International Protection Act 2015

28.

Assessment of facts and circumstances

28.      (1) An international protection officer shall, in co-operation with the applicant, assess the relevant elements of the application.

(2) The Tribunal shall, for the purposes of an appeal under section 41 in co-operation with the applicant, assess the relevant elements of the application.

(3) The elements referred to in subsections (1) and (2) consist of the applicant’s statements and all the documents submitted by him or her regarding his or her—

(a) age,

(b) background, including that of relevant relatives,

(c) identity,

(d) nationality or nationalities,

(e) country or countries, and place or places, of previous residence,

(f) previous asylum applications, whether made in the State or outside it,

(g) travel routes,

(h) identity and travel documents, and

(i) reasons for applying for international protection.

(4) The assessment, by the international protection officer of an application, and by the Tribunal of an appeal under section 41 , shall be carried out on an individual basis and shall include taking into account the following:

(a) all relevant facts as they relate to the country of origin at the time of taking a decision on the application, including laws and regulations of the country of origin and the manner in which they are applied;

(b) the relevant statements and documentation presented by the applicant including information on whether the applicant has been or may be subject to persecution or serious harm;

(c) the individual position and personal circumstances of the applicant, including factors such as background, gender and age, so as to assess whether, on the basis of the applicant’s personal circumstances, the acts to which the applicant has been or could be exposed would amount to persecution or serious harm;

(d) whether the applicant’s activities since leaving the country of origin were engaged in for the sole or main purpose of creating the necessary conditions for applying for international protection, so as to assess whether those activities will expose the applicant to persecution or serious harm if returned to that country;

(e) whether the applicant could reasonably be expected to avail himself or herself of the protection of another country where he or she could assert citizenship;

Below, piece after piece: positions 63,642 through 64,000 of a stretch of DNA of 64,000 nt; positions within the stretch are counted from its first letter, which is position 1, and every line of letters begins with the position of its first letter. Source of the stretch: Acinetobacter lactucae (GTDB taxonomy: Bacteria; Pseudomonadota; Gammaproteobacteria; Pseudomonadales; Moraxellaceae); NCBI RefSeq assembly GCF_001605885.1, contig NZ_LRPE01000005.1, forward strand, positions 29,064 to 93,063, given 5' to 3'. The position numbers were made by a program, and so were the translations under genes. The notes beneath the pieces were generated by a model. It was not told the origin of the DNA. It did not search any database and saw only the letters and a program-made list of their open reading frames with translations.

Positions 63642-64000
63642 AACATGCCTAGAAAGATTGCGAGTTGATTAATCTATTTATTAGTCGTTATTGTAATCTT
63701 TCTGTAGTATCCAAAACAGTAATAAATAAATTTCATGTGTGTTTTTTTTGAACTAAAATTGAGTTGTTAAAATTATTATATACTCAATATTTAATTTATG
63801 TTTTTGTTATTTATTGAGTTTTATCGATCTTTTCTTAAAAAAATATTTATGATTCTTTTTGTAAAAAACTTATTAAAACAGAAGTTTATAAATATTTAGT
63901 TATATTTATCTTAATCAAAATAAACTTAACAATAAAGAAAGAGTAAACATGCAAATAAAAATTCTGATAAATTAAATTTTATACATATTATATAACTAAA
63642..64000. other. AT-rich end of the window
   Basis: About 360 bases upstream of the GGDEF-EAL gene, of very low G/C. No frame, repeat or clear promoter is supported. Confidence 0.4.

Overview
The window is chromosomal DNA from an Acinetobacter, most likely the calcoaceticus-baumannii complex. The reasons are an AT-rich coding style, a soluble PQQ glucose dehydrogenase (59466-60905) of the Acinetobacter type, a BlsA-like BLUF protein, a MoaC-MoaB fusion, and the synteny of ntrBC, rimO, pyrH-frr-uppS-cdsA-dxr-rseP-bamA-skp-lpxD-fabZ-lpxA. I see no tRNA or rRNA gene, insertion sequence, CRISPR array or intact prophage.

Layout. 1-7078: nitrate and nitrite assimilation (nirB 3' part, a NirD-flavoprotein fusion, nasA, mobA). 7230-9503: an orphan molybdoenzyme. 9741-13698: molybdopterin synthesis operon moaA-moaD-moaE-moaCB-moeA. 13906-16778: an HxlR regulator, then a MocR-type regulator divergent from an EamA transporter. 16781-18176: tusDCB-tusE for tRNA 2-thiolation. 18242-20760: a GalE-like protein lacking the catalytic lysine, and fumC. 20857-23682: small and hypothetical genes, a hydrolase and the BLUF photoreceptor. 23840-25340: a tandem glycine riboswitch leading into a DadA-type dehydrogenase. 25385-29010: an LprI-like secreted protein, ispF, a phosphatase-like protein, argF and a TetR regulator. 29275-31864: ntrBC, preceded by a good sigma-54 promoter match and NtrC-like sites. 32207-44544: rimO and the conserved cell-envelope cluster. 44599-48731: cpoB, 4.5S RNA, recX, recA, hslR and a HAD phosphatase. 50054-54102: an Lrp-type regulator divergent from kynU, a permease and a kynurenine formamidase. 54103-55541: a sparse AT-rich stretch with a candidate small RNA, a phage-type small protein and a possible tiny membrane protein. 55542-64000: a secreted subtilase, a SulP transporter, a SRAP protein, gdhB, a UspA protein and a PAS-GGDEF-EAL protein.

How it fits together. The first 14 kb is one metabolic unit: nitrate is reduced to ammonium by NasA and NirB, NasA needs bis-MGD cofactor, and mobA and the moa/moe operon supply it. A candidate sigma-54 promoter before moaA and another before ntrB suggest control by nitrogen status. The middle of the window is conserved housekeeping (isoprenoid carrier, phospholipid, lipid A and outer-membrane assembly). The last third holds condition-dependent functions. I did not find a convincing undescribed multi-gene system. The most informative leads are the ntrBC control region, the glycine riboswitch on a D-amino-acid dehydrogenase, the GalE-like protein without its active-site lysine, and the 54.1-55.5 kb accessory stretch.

(f) the general credibility of the applicant.

(5) (a) In the assessment of an application, an international protection officer shall, in the case of an applicant who was a child at the time of a relevant occurrence or at any time during which a relevant circumstance existed, take account of the applicant’s age at that time and the level of understanding that could reasonably be expected of a child of that age.

(b) In the conduct of an appeal under section 41 , the Tribunal shall, in the case of an applicant who was a child at the time of a relevant occurrence or at any time during which a relevant circumstance existed, take account of the applicant’s age at that time and the level of understanding that could reasonably be expected of a child of that age.

(c) In this subsection—

“relevant circumstance” means, in relation to an application, a circumstance that falls to be considered in the assessment of the application;

“relevant occurrence” means, in relation to an application, an occurrence that falls to be considered in the assessment of the application.

(6) The fact that an applicant has already been subject to persecution or serious harm, or to direct threats of such persecution or such serious harm, is a serious indication of the applicant’s well-founded fear of persecution or real risk of suffering serious harm, unless there are good reasons to consider that such persecution or serious harm will not be repeated.

(7) Where aspects of the applicant’s statements are not supported by documentary or other evidence, those aspects shall not need confirmation where the international protection officer or, as the case may be, the Tribunal, is satisfied that—

(a) the applicant has made a genuine effort to substantiate his or her application,

(b) all relevant elements at the applicant’s disposal have been submitted and a satisfactory explanation regarding any lack of other relevant elements has been given,

(c) the applicant’s statements are found to be coherent and plausible and do not run counter to available specific and general information relevant to the applicant’s case,

(d) the applicant has applied for international protection at the earliest possible time, unless the applicant can demonstrate good reason for not having done so, and

(e) the general credibility of the applicant has been established.